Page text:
How to Care for Gardenias
Gardenias are known for their creamy white blooms and distinctive scent and are also prized for their bright evergreen leaves. They have a blooming lifespan from spring to fall, and you can use them as a stand-alone plant in a container or as a hedge. With its versatility, the gardenia would make a great addition to your garden.
Gardenias thrive outside in warm climates, such as USDA hardiness zones 7 through 10. If you live in a cooler climate, you could choose to plant in a pot and move them indoors during the harsh months.
Pay particular attention to the place where you plan to plant gardenias. You’ll need a place with full sun (or partial afternoon sun in hot climates) and adequate pH levels. Test soil if necessary to ensure pH is 5 to 6.5, otherwise your plant may not grow well.
How to Plant Outdoors
- Dig a hole that is just as deep and twice as wide as the root ball you’ll be planting. Gardenias thrive when planted high in the soil.
- Pack about three inches of the removed soil into the hole you just made, then place the root ball in the hole. Ideally the root ball should end up about 1 inch above the soil line; this helps with drainage.
- Tamp additional soil around the exposed root ball.
- Water the plant in thoroughly.
Apply mulch around the new plant to keep weeds at bay, and to ensure adequate moisture levels in the soil.
How to Plant in a Pot
- Select a well-draining pot slightly larger than the root ball of the gardenia you’ll be planting.
- Clean the pot with hot soapy water to ensure it is sterile.
- Inspect the root ball for root rot. Trim away dead, rotten or broken roots with sterilized shears.
- Add potting medium designed for acid-loving plants to the pot.
- Place the root ball on the soil, and work the soil into the roots for a good hold. Tamp down soil around the roots. Adjust soil amount in the pot until the plant is sitting high up on the soil line.
- Water the plant thoroughly, and add more soil if necessary if too much settling has occurred.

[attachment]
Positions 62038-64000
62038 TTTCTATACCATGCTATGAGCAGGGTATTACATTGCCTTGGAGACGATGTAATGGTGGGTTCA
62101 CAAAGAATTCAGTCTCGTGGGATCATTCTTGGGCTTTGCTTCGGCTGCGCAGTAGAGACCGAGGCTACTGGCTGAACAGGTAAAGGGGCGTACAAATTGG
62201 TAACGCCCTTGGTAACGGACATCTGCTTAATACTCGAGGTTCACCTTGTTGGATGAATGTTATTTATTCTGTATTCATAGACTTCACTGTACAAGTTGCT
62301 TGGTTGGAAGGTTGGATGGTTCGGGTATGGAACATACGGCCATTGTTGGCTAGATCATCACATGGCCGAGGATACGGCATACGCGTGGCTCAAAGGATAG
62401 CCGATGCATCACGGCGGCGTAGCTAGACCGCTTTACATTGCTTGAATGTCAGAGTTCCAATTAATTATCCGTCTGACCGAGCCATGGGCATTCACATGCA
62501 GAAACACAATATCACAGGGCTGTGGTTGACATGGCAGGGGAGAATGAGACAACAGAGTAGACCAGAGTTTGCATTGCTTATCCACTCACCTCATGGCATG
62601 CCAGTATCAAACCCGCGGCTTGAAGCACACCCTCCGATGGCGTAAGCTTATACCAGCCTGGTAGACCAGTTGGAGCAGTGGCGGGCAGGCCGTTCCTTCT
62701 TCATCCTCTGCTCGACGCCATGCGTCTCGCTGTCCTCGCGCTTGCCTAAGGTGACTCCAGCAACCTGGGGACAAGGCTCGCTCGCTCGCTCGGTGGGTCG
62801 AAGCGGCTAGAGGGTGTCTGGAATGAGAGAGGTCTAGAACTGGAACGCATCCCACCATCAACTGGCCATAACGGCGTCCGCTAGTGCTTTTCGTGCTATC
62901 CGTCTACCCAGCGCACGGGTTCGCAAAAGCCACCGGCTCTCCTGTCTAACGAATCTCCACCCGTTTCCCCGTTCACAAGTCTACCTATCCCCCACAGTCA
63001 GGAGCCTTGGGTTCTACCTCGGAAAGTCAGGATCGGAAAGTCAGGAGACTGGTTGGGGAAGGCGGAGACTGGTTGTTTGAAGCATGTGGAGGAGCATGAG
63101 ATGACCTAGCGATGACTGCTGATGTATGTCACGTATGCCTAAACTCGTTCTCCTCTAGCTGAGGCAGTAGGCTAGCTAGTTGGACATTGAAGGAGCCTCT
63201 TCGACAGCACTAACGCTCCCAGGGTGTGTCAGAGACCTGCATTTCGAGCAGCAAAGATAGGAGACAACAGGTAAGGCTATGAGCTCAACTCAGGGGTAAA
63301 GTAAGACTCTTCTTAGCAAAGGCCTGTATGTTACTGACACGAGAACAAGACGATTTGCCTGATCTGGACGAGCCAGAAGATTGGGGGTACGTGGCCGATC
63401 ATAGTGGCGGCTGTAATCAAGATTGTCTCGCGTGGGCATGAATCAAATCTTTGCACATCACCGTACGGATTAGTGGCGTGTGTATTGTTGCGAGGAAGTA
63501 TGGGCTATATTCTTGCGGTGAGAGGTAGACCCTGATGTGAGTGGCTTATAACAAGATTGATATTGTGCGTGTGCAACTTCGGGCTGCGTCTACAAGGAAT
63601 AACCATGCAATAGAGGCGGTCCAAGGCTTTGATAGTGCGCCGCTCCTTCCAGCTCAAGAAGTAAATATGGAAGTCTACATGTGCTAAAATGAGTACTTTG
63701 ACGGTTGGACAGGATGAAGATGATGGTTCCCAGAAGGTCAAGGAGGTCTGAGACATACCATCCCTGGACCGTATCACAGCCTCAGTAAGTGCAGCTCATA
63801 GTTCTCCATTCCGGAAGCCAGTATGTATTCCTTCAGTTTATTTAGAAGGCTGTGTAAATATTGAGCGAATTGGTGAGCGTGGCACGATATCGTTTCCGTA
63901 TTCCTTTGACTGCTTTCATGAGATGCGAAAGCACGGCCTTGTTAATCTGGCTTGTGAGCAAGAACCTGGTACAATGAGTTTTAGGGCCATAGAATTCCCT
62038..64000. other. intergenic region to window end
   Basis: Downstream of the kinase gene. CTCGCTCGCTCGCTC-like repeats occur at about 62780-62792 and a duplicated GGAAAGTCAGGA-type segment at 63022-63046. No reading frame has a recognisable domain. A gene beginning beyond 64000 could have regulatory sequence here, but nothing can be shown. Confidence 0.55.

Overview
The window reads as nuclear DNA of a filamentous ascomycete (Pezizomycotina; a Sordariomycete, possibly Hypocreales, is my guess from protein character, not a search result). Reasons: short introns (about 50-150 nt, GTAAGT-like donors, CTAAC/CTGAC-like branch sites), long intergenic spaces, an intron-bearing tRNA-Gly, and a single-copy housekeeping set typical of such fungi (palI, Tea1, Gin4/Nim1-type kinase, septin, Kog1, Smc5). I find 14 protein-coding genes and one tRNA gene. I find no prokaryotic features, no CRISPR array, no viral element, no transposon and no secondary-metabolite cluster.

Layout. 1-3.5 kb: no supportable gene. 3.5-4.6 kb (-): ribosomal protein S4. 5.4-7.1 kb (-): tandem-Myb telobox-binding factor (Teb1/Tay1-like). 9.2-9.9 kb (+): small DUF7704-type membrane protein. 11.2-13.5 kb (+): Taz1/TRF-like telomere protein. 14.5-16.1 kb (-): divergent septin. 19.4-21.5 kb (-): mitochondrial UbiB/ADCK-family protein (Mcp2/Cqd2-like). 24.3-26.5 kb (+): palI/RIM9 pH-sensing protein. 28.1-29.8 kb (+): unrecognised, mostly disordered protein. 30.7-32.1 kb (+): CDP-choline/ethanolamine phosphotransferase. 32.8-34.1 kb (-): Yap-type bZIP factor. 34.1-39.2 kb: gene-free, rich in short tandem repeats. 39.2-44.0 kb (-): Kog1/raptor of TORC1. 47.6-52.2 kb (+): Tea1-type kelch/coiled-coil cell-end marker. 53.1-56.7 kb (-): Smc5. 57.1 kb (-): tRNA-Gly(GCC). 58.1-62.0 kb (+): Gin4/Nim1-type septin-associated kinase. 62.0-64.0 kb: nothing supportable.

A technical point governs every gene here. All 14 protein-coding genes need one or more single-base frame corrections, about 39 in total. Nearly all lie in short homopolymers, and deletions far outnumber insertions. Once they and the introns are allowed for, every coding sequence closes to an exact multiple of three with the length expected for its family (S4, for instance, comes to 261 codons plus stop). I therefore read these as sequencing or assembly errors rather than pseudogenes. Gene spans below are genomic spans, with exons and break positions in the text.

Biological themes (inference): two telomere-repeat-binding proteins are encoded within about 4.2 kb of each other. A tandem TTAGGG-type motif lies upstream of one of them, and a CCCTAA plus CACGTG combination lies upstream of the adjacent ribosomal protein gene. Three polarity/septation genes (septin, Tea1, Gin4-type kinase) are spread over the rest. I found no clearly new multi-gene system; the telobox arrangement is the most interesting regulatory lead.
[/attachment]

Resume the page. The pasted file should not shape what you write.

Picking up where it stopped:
- Keep the plant in a place where it will receive bright daylight and stay in a temperature range between 70 to 75 degrees, and 60 degrees at night.
- Water the plant regularly so the soil is moist but not soggy. Avoid fluctuating water levels as it may stress the plant and cause it to drop buds.
- Fertilize regularly with a balanced 10-10-10 fertilizer March through August to encourage vigorous blooms.
- Prune the plant as needed to maintain the shape of the plant. Ensure you use sterilized shears.
Gardenias won’t thrive in soils with a high pH because it prevents roots from absorbing needed minerals. Test soil, and add amendments as necessary to get the soil at 5 to 6.5 pH suggests HGTV. Keep soil pH at the proper levels by applying a slow-release fertilizer designed for acid-loving plants like the gardenia during the active growing season, April through November.
Plant gardenias in the fall or spring when temperatures are mild.
Gardenias grown indoors require bright light and high humidity.
Unlike other plants, the gardenia doesn’t require pruning. You may remove spent blooms, shape the plant, or help reduce the plant with sterilized shears.
Control weeds around your gardenias by hand-pulling weeds and applying 2 to 4 inches of mulch. Mulching not only limits the amount of weeds, but it helps keeps soil moist.
Monitor water levels, and ensure your plant gets at least one inch of water per week. Inconsistent watering may cause your plant to wither away and drop blooms. Gardenias consistently need at least 1 inch of water per week. Avoid dry spells, as it could lead to bud drop.
Inspect your gardenia for pests such as whiteflies and aphids. Whiteflies (which look like tiny white bugs) may appear from the undersides of leaves when the plant is brushed. Bright green Aphids will also congregate on the stems and undersides of leaves. Both insects may be removed by brushing the bugs off with a strong hose of water, a cotton swab dipped in alcohol, or insecticidal soap.
This content is accurate and true to the best of the author’s knowledge and is not meant to substitute for formal and individualized advice from a qualified professional.